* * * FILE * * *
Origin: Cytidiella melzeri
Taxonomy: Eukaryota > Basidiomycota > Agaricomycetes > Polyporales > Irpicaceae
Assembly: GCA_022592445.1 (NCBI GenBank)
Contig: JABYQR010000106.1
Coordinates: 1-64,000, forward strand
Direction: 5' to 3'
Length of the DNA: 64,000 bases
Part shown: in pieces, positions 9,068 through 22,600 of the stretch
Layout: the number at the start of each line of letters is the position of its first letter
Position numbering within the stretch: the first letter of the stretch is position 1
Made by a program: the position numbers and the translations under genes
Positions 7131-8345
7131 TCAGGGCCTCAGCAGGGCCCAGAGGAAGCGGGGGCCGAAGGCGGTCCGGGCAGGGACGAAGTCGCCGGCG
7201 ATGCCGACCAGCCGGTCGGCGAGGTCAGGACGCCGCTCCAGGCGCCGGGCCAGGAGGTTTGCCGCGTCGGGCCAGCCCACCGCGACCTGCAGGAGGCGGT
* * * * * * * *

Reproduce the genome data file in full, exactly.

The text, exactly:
Origin: Cytidiella melzeri
Taxonomy: Eukaryota > Basidiomycota > Agaricomycetes > Polyporales > Irpicaceae
Assembly: GCA_022592445.1 (NCBI GenBank)
Contig: JABYQR010000106.1
Coordinates: 1-64,000, forward strand
Direction: 5' to 3'
Length of the DNA: 64,000 bases
Part shown: in pieces, positions 9,068 through 22,600 of the stretch
Layout: the number at the start of each line of letters is the position of its first letter
Position numbering within the stretch: the first letter of the stretch is position 1
Made by a program: the position numbers and the translations under genes
Positions 7131-8345
7131 TCAGGGCCTCAGCAGGGCCCAGAGGAAGCGGGGGCCGAAGGCGGTCCGGGCAGGGACGAAGTCGCCGGCG
7201 ATGCCGACCAGCCGGTCGGCGAGGTCAGGACGCCGCTCCAGGCGCCGGGCCAGGAGGTTTGCCGCGTCGGGCCAGCCCACCGCGACCTGCAGGAGGCGGT